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Dan B

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Dan B last won the day on December 2 2019

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About Dan B

  • Rank
    Advanced Member
  • Location Surprise, AZ, United States

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  • Gender
  • UTV Brand
    Own Joyner Renegade R2-1100cc
  • Interests
    Golf, aviation but had to give both up due to age related vision issues. Not bad enough to quit driving and off-reading.

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  1. I don't see how the differential can cause what you describe as it isn't really part of the steering system. Check the CV joints with the wheels off the ground. Grab the tire and see if you have any excessive play. I would also look at the tie rods and Heim joints and other steering linkage componens that connect the two wheels together. It's weird that they turn together when off the ground, but not when weight is applied.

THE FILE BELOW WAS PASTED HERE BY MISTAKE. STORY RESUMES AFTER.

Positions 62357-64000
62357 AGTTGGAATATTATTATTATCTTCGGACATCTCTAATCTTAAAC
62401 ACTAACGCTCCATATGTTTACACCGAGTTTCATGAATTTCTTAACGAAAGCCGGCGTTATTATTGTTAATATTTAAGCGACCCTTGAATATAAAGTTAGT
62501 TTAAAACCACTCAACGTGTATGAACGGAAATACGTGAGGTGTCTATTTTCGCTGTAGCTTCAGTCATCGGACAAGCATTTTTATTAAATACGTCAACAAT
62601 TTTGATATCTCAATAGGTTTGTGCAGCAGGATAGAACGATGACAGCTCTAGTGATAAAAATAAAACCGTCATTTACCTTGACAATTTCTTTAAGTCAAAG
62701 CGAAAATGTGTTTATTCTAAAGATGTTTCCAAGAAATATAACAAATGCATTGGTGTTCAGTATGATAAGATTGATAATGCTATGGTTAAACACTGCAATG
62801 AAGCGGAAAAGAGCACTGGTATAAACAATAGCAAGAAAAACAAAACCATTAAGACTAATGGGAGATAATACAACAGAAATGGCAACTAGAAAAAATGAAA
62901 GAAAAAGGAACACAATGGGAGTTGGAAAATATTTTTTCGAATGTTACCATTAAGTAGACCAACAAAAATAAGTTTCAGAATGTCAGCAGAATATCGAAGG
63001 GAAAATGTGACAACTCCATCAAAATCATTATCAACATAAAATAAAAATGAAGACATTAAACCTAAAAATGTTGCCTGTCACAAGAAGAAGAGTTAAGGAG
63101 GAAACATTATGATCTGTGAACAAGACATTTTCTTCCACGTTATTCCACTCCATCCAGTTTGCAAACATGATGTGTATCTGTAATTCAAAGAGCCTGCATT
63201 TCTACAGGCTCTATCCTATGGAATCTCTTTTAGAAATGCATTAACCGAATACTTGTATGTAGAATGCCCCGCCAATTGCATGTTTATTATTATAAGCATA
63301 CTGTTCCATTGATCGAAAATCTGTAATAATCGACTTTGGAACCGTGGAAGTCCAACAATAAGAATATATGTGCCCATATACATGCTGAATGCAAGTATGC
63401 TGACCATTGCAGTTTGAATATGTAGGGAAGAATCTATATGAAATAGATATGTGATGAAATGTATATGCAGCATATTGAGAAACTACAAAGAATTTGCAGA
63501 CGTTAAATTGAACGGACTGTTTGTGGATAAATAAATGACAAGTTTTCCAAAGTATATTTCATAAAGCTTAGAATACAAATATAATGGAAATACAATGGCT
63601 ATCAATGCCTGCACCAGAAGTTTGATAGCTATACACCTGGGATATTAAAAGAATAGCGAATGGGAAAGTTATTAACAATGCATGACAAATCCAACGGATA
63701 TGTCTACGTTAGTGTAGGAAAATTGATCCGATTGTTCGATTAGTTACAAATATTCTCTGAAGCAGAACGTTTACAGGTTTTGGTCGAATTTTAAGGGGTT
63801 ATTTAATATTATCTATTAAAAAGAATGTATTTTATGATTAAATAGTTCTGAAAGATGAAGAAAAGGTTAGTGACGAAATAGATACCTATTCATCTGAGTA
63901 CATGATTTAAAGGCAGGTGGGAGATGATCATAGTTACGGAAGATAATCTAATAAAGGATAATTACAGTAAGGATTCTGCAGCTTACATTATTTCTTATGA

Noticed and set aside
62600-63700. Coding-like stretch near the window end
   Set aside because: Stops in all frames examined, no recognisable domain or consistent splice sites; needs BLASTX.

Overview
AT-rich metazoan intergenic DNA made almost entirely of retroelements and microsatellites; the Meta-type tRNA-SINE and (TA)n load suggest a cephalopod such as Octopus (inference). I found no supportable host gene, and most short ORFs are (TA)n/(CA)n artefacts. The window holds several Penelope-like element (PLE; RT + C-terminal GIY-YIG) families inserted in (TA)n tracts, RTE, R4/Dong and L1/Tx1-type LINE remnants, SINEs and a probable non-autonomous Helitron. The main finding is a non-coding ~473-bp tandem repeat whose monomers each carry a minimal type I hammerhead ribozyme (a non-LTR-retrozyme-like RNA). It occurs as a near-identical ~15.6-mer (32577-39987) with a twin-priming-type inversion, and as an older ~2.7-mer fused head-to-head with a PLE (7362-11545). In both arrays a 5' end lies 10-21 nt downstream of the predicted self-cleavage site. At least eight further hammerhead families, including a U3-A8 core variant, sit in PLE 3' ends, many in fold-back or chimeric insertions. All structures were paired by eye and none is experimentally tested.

2. I can only suggest you trace the wiring from the fuse to the blower motor and clutch. Could be an intermittent dead short to ground in the wiring or blower motor. Disconnect the blower motor to see if the fuse holds. If it does, the blower motor is suspect. Otherwise, the wiring. Do the same for the clutch just in case it is in the clutch.
  3. Now I understand your problem, I think. The ground wire is there and connected to the chassis but you can't determine where the lose end goes. The only thing I can offer is to look for a connector that is close by. It probably came from that connector. And that connector probably has one terminal that's missing a wire. Unused terminals usually, but not always, do not have a metal contact pin installed in the connector. Can you access the back of the display?